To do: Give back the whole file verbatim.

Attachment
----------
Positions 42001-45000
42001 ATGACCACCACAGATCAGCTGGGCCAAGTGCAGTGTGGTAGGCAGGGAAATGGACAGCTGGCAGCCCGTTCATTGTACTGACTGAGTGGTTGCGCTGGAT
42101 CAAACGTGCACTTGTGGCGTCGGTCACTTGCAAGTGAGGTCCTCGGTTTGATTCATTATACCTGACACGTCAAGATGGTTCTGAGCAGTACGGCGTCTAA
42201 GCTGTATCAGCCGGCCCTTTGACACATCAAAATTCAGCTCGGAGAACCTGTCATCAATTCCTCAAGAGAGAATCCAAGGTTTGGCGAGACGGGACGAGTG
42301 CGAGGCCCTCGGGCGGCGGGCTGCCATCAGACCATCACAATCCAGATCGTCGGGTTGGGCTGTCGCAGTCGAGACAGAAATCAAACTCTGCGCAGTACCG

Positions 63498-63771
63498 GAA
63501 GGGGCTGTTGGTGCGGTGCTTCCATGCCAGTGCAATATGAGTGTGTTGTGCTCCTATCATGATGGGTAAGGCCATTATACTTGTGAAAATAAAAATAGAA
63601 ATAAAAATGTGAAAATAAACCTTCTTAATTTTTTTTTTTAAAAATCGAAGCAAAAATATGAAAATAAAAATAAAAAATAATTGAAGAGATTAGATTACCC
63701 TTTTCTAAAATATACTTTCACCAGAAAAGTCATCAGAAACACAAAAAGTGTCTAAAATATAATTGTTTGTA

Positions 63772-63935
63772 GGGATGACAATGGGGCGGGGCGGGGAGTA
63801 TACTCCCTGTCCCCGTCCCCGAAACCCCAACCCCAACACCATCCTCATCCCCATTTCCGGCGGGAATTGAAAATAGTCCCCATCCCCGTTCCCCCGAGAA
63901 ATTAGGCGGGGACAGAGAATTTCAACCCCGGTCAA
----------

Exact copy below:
Positions 42001-45000
42001 ATGACCACCACAGATCAGCTGGGCCAAGTGCAGTGTGGTAGGCAGGGAAATGGACAGCTGGCAGCCCGTTCATTGTACTGACTGAGTGGTTGCGCTGGAT
42101 CAAACGTGCACTTGTGGCGTCGGTCACTTGCAAGTGAGGTCCTCGGTTTGATTCATTATACCTGACACGTCAAGATGGTTCTGAGCAGTACGGCGTCTAA
42201 GCTGTATCAGCCGGCCCTTTGACACATCAAAATTCAGCTCGGAGAACCTGTCATCAATTCCTCAAGAGAGAATCCAAGGTTTGGCGAGACGGGACGAGTG
42301 CGAGGCCCTCGGGCGGCGGGCTGCCATCAGACCATCACAATCCAGATCGTCGGGTTGGGCTGTCGCAGTCGAGACAGAAATCAAACTCTGCGCAGTACCG

Positions 63498-63771
63498 GAA
63501 GGGGCTGTTGGTGCGGTGCTTCCATGCCAGTGCAATATGAGTGTGTTGTGCTCCTATCATGATGGGTAAGGCCATTATACTTGTGAAAATAAAAATAGAA
63601 ATAAAAATGTGAAAATAAACCTTCTTAATTTTTTTTTTTAAAAATCGAAGCAAAAATATGAAAATAAAAATAAAAAATAATTGAAGAGATTAGATTACCC
63701 TTTTCTAAAATATACTTTCACCAGAAAAGTCATCAGAAACACAAAAAGTGTCTAAAATATAATTGTTTGTA

Positions 63772-63935
63772 GGGATGACAATGGGGCGGGGCGGGGAGTA
63801 TACTCCCTGTCCCCGTCCCCGAAACCCCAACCCCAACACCATCCTCATCCCCATTTCCGGCGGGAATTGAAAATAGTCCCCATCCCCGTTCCCCCGAGAA
63901 ATTAGGCGGGGACAGAGAATTTCAACCCCGGTCAA